Flying Service on US sanctions listTop News | Michael Shum and agencies 23 Dec 2020
Hong Kong's Government Flying Service has been included by the United States in a new military end user sanctions list, restricting its purchase of American machinery and technology.
The GFS has been sanctioned as part of the first tranche of 103 entities with alleged military ties, which include 58 Chinese and 45 Russian companies.
The sanction came months after flight tracking data showed the GFS flew surveillance flights to track 12 Hongkongers during their failed attempt to flee from Hong Kong to Taiwan in a speedboat on August 23.
The flying service was accused of notifying mainland officers about the 12, who had been charged and released on bail for protest-linked crimes and intercepted in mainland waters off Nine-pin Islands. The service refused to release any operation details.
All 12 are detained on the mainland, 10 of whom have been charged.
The current GFS fleet - including seven helicopters and four fixed-wing aircraft - were not manufactured in the US, but by French, Canadian and Austrian companies. All American-manufactured aircrafts that served the GFS were retired before 2002.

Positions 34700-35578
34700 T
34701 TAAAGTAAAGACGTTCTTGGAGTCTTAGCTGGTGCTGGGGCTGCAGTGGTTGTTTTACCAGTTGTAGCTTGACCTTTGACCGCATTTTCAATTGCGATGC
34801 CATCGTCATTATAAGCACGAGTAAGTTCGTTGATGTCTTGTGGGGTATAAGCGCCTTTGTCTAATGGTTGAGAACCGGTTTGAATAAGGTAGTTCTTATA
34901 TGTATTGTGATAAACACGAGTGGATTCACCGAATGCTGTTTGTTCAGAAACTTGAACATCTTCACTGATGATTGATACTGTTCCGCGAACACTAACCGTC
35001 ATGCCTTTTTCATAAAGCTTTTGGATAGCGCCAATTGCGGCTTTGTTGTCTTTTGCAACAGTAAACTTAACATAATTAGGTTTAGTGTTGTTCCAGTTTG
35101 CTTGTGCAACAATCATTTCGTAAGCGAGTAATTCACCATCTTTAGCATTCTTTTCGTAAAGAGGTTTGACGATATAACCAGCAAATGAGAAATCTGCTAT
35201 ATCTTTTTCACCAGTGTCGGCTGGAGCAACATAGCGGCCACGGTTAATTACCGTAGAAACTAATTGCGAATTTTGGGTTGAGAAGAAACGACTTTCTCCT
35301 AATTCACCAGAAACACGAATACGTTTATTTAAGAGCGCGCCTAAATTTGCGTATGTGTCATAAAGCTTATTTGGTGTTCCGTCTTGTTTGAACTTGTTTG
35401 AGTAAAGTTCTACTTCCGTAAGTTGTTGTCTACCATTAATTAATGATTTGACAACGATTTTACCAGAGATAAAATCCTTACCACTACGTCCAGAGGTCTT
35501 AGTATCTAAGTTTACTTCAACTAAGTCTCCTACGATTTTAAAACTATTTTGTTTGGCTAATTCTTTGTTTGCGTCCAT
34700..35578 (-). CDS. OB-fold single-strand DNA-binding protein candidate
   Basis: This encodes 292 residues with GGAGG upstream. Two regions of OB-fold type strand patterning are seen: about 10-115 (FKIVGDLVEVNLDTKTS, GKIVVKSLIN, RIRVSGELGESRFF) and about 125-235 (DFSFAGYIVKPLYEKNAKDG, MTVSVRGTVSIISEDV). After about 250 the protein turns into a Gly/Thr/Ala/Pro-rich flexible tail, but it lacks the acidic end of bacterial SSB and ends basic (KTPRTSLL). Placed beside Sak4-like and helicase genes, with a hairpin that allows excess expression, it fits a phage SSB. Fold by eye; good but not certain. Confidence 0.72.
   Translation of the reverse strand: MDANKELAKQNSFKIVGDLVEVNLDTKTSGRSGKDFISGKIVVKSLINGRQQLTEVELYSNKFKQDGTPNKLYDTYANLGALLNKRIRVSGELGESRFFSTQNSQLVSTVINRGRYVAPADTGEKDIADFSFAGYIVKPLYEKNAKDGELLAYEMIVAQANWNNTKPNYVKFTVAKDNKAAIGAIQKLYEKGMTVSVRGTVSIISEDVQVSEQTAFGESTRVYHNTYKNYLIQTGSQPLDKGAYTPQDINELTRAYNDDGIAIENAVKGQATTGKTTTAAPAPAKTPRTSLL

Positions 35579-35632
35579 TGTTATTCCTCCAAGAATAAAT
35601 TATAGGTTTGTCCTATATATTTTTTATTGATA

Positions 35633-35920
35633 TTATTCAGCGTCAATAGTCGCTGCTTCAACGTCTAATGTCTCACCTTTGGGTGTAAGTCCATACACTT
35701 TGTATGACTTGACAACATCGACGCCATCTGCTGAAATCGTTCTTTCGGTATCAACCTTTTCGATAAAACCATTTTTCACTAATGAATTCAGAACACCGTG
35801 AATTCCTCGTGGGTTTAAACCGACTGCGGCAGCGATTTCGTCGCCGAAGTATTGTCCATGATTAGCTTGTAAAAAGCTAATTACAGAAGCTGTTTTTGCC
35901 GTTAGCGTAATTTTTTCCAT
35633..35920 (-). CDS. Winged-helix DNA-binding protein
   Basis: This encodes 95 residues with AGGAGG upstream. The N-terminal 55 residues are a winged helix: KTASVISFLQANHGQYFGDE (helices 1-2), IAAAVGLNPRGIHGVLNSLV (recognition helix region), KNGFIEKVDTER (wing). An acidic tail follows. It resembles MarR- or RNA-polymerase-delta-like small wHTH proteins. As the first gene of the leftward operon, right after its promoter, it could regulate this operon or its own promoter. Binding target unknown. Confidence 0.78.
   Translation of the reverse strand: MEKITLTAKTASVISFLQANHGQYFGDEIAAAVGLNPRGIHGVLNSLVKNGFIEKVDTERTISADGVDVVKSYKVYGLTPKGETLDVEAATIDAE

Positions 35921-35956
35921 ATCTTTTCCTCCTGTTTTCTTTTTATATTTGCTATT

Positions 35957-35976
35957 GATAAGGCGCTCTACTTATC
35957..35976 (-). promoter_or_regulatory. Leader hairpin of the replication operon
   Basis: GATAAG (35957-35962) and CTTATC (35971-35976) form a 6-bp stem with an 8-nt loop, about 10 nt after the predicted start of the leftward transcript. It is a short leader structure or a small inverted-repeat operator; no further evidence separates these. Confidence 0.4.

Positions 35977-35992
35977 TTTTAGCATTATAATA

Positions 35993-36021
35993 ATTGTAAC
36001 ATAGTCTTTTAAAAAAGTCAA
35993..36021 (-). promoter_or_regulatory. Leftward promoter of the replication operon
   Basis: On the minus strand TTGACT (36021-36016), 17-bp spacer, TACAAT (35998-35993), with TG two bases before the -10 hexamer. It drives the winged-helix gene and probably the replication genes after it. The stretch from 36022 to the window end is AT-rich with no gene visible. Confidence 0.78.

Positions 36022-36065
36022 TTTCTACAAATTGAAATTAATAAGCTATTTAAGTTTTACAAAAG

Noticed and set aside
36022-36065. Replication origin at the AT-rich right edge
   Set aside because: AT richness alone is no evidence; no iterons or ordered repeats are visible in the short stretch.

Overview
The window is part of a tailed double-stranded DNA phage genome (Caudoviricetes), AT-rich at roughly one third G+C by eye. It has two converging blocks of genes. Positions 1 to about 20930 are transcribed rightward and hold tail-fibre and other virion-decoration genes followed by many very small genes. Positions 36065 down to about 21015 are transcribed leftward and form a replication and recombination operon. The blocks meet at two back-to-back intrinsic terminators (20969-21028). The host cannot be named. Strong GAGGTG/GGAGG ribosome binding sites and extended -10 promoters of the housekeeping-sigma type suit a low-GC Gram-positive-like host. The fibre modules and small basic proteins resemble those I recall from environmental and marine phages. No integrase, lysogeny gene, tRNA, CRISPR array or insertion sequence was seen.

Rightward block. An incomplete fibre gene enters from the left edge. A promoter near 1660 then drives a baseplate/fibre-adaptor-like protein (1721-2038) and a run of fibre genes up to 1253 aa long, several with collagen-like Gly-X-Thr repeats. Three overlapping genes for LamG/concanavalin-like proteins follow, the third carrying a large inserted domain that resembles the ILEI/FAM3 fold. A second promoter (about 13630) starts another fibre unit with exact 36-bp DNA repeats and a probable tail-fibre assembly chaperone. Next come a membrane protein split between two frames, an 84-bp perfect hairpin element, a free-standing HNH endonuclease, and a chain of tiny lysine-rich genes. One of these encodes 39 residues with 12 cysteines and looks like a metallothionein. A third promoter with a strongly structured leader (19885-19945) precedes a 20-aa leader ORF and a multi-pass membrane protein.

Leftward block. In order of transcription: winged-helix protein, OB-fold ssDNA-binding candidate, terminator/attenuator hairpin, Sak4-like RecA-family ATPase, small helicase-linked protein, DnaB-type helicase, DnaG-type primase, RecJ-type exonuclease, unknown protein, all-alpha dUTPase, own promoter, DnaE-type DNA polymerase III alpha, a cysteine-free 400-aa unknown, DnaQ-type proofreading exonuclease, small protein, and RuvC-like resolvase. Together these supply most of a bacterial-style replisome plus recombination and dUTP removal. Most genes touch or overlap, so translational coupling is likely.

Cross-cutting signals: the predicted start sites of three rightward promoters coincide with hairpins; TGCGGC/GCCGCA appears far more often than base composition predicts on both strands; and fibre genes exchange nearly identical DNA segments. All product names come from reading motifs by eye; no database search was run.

The sanctions list also includes seven subordinate entities of state-owned Aviation Industry Corporation and eight under Aero Engine Corporation, also solely owned by China.
Commercial Aircraft Corporation of China was not on the list. But Shanghai Aircraft Design and Research Institute, which designs COMAC planes, and Shanghai Aircraft Manufacturing Company, which manufactures them, are on the list.
The US Bureau of Industry and Security said Washington has determined that these companies are "military end users" subject to control in the Export Administration Regulations.
A license will be required to export or transfer designated items to the listed entities, the bureau added.
This comes as the US government grows increasingly concerned about China's "military-civil fusion," a policy that aims to build up its military might and technological development.
Chinese foreign affairs ministry spokesman Wang Wenbin said Beijing resolutely opposed the list and called on the US to stop "erroneous actions."
"The US has been abusing the concept of national security in order to crack down on foreign companies," Wang said.
In Hong Kong, CK Hutchison Holdings distanced itself from Hutchison Optel, which is included in the list.
"CK Hutchison Group sold all its shares in Hutchison Optel in 2015. As a result, the group no longer has any ownership or relation with the stated company," the group wrote in a statement.
Separately, US Secretary of State Mike Pompeo announced additional restrictions for the issuance of visas for Chinese officials repressing religious practitioners, ethnic minority groups, dissidents and others.
He also called on Beijing to release Next Digital founder Jimmy Lai Chee-ying, along with other activists detained in China.